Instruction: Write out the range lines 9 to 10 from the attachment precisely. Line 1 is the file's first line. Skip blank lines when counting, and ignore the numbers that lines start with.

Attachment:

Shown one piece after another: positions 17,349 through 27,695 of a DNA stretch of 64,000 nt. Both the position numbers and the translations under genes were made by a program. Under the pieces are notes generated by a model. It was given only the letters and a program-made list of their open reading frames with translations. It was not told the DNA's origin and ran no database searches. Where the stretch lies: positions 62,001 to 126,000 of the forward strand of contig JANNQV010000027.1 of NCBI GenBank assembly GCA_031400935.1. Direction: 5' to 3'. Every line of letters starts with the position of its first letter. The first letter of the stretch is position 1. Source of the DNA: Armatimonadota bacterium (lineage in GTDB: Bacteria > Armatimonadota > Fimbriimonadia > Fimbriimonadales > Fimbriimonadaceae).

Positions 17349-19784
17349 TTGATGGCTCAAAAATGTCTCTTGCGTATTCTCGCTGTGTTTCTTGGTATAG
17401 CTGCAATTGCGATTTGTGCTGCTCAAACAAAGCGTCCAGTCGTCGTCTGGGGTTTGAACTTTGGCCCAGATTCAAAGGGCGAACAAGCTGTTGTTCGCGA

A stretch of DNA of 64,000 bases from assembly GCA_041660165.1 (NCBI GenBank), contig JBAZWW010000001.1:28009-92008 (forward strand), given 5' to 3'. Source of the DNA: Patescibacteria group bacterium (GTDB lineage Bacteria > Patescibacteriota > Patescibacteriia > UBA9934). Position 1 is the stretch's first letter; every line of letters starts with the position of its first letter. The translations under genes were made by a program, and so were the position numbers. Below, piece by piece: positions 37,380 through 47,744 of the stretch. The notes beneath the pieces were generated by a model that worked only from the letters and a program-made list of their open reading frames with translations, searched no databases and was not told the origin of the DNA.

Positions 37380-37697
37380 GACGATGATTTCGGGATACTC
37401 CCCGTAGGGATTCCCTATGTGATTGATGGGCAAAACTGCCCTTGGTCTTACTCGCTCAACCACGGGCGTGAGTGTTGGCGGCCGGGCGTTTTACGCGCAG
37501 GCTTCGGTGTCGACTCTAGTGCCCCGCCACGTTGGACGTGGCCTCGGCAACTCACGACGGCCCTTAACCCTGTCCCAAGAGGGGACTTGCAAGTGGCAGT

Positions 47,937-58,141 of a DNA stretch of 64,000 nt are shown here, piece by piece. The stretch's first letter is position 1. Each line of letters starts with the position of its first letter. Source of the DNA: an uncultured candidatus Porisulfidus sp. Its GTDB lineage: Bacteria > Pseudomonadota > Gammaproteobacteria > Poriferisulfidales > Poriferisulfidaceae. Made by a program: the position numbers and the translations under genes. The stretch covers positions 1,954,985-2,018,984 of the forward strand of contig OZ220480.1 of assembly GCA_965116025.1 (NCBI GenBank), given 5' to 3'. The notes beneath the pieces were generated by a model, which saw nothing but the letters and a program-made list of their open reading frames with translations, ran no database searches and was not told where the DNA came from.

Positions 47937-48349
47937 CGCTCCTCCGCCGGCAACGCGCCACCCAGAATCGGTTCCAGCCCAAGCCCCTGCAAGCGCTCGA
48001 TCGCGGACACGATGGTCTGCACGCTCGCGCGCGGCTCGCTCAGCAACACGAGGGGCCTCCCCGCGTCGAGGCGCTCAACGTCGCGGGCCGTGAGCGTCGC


37501 GCTTCGGTGTCGACTCTAGTGCCCCGCCACGTTGGACGTGGCCTCGGCAACTCACGACGGCCCTTAACCCTGTCCCAAGAGGGGACTTGCAAGTGGCAGT

Positions 47,937-58,141 of a DNA stretch of 64,000 nt are shown here, piece by piece. The stretch's first letter is position 1. Each line of letters starts with the position of its first letter. Source of the DNA: an uncultured candidatus Porisulfidus sp. Its GTDB lineage: Bacteria > Pseudomonadota > Gammaproteobacteria > Poriferisulfidales > Poriferisulfidaceae. Made by a program: the position numbers and the translations under genes. The stretch covers positions 1,954,985-2,018,984 of the forward strand of contig OZ220480.1 of assembly GCA_965116025.1 (NCBI GenBank), given 5' to 3'. The notes beneath the pieces were generated by a model, which saw nothing but the letters and a program-made list of their open reading frames with translations, ran no database searches and was not told where the DNA came from.